Tip #4: STAY AWAY FROM NEWBURY STREET

You’ll be overcharged for a generic “masterpiece.”  Actually, stay off of Newbury for any type of beauty service.  I’ve heard more horror stories from that street than ANYWHERE.  (I will name no names).  Even for hair… I’m not impressed.  And fashion… Charles Street Hands Down!  (I digress).

Tip #5:  Have a consultation.  Ask the right questions.

Check out this post if you’re Thinking about a NoseJob/Breast Aug/Lipo/Tummy Tuck? … Butt Implants?.

There are always alternatives, and remember to always put safety first!

Happy Holidays Y’All

I think I’ve been hanging out with Devan too much!
 

Body Dysmorphic Disorder

22 Dec

As an employee in the field of plastic surgery, I meet some VERY interesting people.  Our office always have hilarious stories that would be PERFECT for a reality t.v. show, unfortunately… HIPPA (Health Information Portability Protection Act) would make it a little difficult.  One unfortunate, and fortunately small population of beauty-goers is the woman suffering from Body Dysmorphic Disorder.  This syndrome causes a person to be excessively concerned with body image.  The affected individual has such a strong negative self-image it affects their ability to function in daily activities.

As most of us are aware, when we look good we feel better about ourselves.

People with BDD are so critical of their looks, it affects their ability to function as a normal person.  It can cause anxiety, depression and other mental health issues.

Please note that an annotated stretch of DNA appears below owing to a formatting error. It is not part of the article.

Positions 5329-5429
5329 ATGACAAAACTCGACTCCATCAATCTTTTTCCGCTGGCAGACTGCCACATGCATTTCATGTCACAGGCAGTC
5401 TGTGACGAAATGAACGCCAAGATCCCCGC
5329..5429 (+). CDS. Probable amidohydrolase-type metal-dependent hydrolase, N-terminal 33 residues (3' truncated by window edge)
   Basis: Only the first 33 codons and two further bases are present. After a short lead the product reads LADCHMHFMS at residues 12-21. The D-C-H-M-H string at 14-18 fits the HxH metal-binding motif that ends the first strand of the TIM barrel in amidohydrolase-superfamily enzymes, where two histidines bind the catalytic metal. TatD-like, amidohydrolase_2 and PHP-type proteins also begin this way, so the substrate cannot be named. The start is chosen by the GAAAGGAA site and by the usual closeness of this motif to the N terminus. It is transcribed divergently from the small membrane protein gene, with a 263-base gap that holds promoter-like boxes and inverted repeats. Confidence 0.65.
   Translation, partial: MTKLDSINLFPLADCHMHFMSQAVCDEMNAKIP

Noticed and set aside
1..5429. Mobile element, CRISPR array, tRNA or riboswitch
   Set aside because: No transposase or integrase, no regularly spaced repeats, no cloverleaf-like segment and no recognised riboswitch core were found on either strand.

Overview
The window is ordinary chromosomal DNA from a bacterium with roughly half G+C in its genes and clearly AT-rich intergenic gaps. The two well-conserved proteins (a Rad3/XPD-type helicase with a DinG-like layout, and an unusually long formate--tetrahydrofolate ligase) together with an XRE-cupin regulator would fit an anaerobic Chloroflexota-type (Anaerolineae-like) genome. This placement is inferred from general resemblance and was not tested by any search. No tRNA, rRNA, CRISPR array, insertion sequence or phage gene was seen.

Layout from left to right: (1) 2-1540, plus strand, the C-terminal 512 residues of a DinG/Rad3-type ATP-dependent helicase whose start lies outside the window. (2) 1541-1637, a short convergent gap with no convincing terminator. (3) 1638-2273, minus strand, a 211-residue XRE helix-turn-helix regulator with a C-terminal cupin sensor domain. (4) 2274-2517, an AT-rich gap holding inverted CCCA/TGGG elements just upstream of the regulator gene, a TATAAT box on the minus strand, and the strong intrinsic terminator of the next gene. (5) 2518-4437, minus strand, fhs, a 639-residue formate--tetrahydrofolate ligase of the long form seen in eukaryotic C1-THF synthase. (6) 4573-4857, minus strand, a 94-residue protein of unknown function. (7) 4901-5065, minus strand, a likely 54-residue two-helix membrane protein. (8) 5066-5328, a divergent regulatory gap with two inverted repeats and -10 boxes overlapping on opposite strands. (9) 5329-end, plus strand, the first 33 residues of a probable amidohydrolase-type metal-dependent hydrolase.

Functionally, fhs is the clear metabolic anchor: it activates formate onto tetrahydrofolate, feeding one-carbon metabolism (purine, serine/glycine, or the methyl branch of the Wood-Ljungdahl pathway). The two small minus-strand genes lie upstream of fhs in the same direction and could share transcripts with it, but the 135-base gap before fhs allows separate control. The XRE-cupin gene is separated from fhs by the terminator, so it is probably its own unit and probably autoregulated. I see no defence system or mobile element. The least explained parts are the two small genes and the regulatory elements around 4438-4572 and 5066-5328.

In my experiences, the clients I see that suffer from this disorder are GORGEOUS.

So why do they not see what I see?

Mental health disorders are caused by biological, psychological, and environmental factors. (I have a minor in Psychology, any of you UMASS Amherst alum will know the great Professor Halgen who taught Abnormal Pscyhology–one of the best classes I’ve ever taken).  I have observed very low self esteem with these patients.  I have found through talking to these clients they are usually in abusive relationships, and are looking for something they can physically change about themselves to make their abuser “love them.”  Usually people in abusive relationships have a history of emotional neglect and physical and/or mental abuse.

The syndrome typically manifests itself during adolescence (don’t worry, I’m not Botox’ing anyone under 18!) – a time where we all start becoming critical of appearance.  A time where most women start wearing make-up ;).

80% of people who suffer from this disorder have had suicidal thoughts.

For those of you in the beauty industry, you might run into these people from time to time (but probably not as much as I do in my office…).  The only thing you can do with clients like this is to be supportive.  Many of us establish strong bonds with our clientele (who doesn’t LOVE their hairdresser or aesthetician!) and they value our opinions.  If you feel you have a client who might suffer from BDD you should tell them.  This behavior to be constantly critical of yourself is not normal, and professional help is the only thing that can help.

  Do I treat them?